A Steer’s Trip To The Barber


Remember “A Cow’s Trip To The Beauty Parlor“?

Well, now we have a steer that will shortly, a’hem, be taking a trip to the barber for a shave and a haircut, so to speak….

Or maybe he won’t.  Lucky didn’t get his name because he’s had an unfortunate life.

You see, when we have calves, we wait until they are a year old before selling them at auction. We always keep back 10-12 heifers (girls) to be used as replacements for any cows that have to be culled that year. Meanwhile, the bull calves are castrated, at which point they are referred to as steers, and then all of them are sold at the auction. So a couple springs ago, Harland picked out the heifers to keep, and then turned them out to grass to be bred by the bull that summer. When fall came, everyone was rounded up, and the vet was called to preg check the cows and heifers to see that everyone had been bred and how far along they were.

So the vet is sticking his arm up the backside of each of the cows and heifers one by one, and all is going along fine until he gets to one particular heifer and stops-

“Um, this is not a heifer. This is a steer.”

Somehow, when the heifers were held back from the sale the previous spring, we held back one of the steers as well. He should have gone to the sale,but it was too late now. Geez, how embarrassing.

A steer is a pretty worthless animal to a cow/calf operation like ours. Because he’s been castrated, he can’t sire any calves, and since he’s not a cow, he can’t get pregnant. So we decided to butcher him.

Last summer, he went out to pasture to grow a little larger. It was our intention to butcher him last fall, but with the drought last summer, and then the busy fall harvest, and then our snowy winter, we just didn’t get around to it. So now, he’s grown pretty large, bigger than is typical for butchering. Steers are usually butchered at 15-18 months old and about 800 -1000 pounds. Lucky is now over 24 months old and about 1200 pounds.


 A couple weeks ago we started him on 4 gallons of grain per day to add marbling to him, so he’s gaining more weight every day.


“Mmmm…so tasty. Why didn’t you feed this to me before?”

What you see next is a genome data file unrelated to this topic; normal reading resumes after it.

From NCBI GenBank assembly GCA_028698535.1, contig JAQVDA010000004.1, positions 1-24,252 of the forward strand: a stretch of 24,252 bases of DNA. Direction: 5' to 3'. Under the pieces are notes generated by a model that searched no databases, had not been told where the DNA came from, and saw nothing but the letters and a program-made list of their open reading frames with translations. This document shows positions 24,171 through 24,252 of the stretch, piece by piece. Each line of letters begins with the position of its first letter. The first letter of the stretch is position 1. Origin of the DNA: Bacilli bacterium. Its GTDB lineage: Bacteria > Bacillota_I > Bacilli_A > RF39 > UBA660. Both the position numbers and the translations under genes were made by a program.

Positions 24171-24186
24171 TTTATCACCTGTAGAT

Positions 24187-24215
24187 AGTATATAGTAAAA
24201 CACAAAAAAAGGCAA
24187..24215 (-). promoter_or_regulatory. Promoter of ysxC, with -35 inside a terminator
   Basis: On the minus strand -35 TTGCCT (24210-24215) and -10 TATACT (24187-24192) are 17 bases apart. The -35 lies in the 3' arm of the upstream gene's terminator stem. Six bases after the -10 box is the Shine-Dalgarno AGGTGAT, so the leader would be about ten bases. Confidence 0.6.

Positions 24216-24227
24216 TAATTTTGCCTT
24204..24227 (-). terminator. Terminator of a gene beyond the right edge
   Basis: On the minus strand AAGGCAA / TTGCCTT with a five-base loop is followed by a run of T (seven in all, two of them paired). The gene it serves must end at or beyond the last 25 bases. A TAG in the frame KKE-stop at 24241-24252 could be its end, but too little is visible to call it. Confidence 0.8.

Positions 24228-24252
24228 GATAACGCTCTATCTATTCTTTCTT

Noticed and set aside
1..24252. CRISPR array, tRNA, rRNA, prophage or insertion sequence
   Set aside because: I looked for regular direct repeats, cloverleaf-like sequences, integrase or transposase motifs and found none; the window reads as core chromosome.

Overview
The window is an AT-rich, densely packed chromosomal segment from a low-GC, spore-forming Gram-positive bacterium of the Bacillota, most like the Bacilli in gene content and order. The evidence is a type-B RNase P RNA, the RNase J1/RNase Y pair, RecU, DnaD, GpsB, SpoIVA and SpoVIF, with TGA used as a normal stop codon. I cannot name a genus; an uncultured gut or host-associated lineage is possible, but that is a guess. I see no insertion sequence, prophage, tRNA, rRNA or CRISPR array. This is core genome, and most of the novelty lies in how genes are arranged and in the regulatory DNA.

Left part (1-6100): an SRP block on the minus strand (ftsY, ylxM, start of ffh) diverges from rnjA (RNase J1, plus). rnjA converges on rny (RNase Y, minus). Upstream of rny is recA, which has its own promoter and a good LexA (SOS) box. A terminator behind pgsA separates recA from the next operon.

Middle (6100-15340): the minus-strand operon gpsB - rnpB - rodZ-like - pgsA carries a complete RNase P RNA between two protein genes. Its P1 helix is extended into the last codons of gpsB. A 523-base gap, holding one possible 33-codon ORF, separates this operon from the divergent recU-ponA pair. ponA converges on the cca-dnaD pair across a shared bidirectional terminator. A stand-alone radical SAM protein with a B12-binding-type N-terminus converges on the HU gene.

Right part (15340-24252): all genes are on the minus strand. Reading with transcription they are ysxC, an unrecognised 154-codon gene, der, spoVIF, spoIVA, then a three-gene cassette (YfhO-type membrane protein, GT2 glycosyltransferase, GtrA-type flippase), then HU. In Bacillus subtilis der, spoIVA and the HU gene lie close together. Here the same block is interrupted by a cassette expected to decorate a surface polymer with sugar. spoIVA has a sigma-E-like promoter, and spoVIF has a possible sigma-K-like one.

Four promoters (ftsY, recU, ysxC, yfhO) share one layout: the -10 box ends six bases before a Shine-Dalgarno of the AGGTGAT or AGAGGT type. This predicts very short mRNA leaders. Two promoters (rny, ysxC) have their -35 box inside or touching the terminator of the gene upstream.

What he doesn’t know is that achieving marbling only takes about 40 days. After that, …he’ll be going for that “shave and haircut”.

But who knows, he’s led a charmed life so far. Maybe the truck will break down and we won’t be able to haul him to the “barber”.  Maybe a giant comet will hit northeast Kansas bringing on another ice age and we’ll be too busy shoveling snow to take him on his last trip.

With Lucky, anything is possible.



Cattle, corn, wheat, beans, mud, snow, ice, and drought. Plenty of fresh air and quiet. Our life is sometimes heartbreaking, sometimes joyous, but never boring.

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10 Responses

  1. Glenda says:

    Too funny (and kinda’ sad) but hey, it’s a working farm and everything (except Kitty) has to earn it’s keep!

    • Suzanne says:

      Kitty says she earns her living by being soft and cute. It’s a tough job, but someone has to do it. 🙂

  2. Laura says:

    Lucky has indeed been “lucky” … not sure he will be going for a shave and haircut. Please keep us updated.

  3. Carol says:

    Run like the wind Lucky!

    • Suzanne says:

      don’t give him any ideas. He’s already looking longingly at the heifers down in the waterway wishing he could join them.

  4. Tara says:

    Nooo, lol, you broke the rules….never name them!!
    Good luck…:)

  5. Lorraine says:

    It use to bother me too! Now I see the trailers halling cows, there is a slaughter house near where I work, and I have myself or at least part of me convinced that the farmer is just taking them for a little ride and maybe an ice cream. I smile to myself and enjoy the next steak I have….

  6. shelljo says:

    Last year, the heifer we butchered was 1400 lbs! She was a very big girl! But she was tasty! (Can’t remember why we butchered her…something was “wrong” with her, but I can’t remember now!)

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